For example, if your churn rate is high, it will definitely have a negative impact on the revenue. The severity of loss depends upon the types of users you are losing (paid or freemium users) and how much they are spending. Increases make it difficult and expensive for you to acquire new customers and reduce their LTV.

What Can Churn Teach You About Your Business?

Your churn rate can give you a deep insight into your business and grant you to know what to do with it after calculating.

Generally speaking, it costs you 4 or 5 times more on acquiring new customers than to retain the previous ones. So, there is a direct correlation between reducing churn and increasing revenue.

Consider if you have impressed someone with your services and gained their trust to turn them into subscribers, you have done the hard part. With time, they must become more dependent on your services or products and therefore more likely to be loyal and long-term subscribers.

So when a subscriber or customer churns, it hints something went wrong. Although some factors are not in your hands, churn can clue you in on a variety of action items, including:

Opportunities to Increase Customer Service And Satisfaction

Buyers are spoiled for chance when it comes to buying products. So, proper customer support services and satisfaction are very important.

Providing more concerned and attentive services can be the difference between loyal and churned subscribers.

The Rise of Competing Products And Services

A major reason behind the cacelation of subscriptions can be the launch of new products or services in the market.

Calculating the churn rate helps you keep an eye on the factors such as new products and services that can take your customers away.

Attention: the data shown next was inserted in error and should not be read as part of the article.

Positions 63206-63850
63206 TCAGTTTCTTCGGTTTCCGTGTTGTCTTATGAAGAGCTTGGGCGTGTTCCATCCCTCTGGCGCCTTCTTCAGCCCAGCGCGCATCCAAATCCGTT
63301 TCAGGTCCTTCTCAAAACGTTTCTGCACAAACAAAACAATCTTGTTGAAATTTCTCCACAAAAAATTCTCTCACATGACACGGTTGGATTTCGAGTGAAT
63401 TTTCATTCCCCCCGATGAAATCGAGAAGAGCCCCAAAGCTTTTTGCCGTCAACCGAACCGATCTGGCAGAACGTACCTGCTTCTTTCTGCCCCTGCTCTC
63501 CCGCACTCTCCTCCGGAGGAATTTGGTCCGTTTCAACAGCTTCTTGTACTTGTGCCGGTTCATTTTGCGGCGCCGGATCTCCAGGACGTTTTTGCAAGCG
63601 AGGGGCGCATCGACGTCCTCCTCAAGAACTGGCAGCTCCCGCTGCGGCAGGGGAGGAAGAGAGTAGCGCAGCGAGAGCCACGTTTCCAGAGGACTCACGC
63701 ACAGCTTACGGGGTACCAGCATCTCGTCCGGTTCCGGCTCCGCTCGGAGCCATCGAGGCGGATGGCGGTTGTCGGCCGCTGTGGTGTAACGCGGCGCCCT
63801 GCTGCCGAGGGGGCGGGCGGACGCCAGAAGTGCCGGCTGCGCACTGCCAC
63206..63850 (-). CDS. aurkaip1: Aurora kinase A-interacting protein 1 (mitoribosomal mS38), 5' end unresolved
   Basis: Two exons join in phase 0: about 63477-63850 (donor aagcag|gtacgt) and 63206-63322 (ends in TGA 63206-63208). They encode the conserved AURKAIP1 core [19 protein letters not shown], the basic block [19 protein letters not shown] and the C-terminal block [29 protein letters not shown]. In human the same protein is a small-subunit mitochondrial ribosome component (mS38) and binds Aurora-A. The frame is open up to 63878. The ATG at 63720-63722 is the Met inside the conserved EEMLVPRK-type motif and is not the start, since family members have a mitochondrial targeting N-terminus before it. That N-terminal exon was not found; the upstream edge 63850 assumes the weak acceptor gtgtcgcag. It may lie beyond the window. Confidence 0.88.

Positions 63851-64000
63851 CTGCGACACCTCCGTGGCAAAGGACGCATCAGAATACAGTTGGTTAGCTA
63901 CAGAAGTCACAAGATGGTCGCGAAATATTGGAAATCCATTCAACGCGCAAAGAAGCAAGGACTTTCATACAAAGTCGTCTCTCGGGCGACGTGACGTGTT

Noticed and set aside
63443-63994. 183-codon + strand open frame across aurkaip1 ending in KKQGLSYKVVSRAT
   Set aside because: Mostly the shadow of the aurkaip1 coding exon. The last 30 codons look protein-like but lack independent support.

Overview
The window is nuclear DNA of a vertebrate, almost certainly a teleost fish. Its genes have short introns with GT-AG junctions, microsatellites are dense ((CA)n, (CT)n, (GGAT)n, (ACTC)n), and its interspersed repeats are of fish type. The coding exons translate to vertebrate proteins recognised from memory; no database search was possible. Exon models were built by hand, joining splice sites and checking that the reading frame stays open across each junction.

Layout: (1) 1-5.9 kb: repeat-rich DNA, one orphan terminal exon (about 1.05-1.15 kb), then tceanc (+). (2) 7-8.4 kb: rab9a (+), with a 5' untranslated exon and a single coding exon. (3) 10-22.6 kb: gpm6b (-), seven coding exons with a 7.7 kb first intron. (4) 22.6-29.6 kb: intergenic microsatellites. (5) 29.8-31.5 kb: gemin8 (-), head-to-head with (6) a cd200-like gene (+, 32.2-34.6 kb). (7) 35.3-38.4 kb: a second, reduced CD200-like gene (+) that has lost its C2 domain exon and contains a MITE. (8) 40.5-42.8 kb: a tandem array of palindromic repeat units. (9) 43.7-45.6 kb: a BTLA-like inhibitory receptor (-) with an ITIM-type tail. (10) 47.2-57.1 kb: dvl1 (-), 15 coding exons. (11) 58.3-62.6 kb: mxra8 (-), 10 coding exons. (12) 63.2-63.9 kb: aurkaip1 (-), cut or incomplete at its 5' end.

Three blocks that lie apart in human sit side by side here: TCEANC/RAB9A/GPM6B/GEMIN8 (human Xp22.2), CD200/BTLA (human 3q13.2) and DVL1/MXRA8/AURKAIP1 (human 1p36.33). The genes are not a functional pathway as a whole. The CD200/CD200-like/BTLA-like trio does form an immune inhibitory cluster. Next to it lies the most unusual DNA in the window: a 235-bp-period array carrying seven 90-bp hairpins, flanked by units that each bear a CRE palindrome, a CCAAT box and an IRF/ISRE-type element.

Resolving Problems With Your Pricing Strategy

Your products or services’ pricing is very important. Many users can leave you saying tour products are too expensive.

It often happens when you launch the services at discounted rates for promotion purposes during the first year of your business. You may have several churned users at the end of this promotion period. Therefore, setting your pricing strategy is very important.

How Do I Figure Out Why Customers Churn?

The simplest way to know why customers are canceling their subscriptions is to ask them.

Unless you give your subscribers a chance to explain things, their leaving remains a mystery until you find out bad reviews about your business on G2 or Capterra.

This is yet another point where Baremetrics come in handy. It allows you to figure out the reasons behind the cancellation of subscriptions by providing a Cancellation Insight Tool. It turns the reasons into data points and highlights the most common reasons behind churn. So, you can plan your business strategies accordingly.

The sooner you hone into the reasons why users are churning, the quicker you can plan and take actions to deal with it.

Are You Watching Your Churn Rate?

As a SaaS company, maintaining and raising your consumer base is a must-do thing.

And accessing your churn rate can help you trace the progress of your every step of the way. A tool like Baremetrics can be a game changer for your SaaS company as it can help you have a handle on all crucial metrics of your company.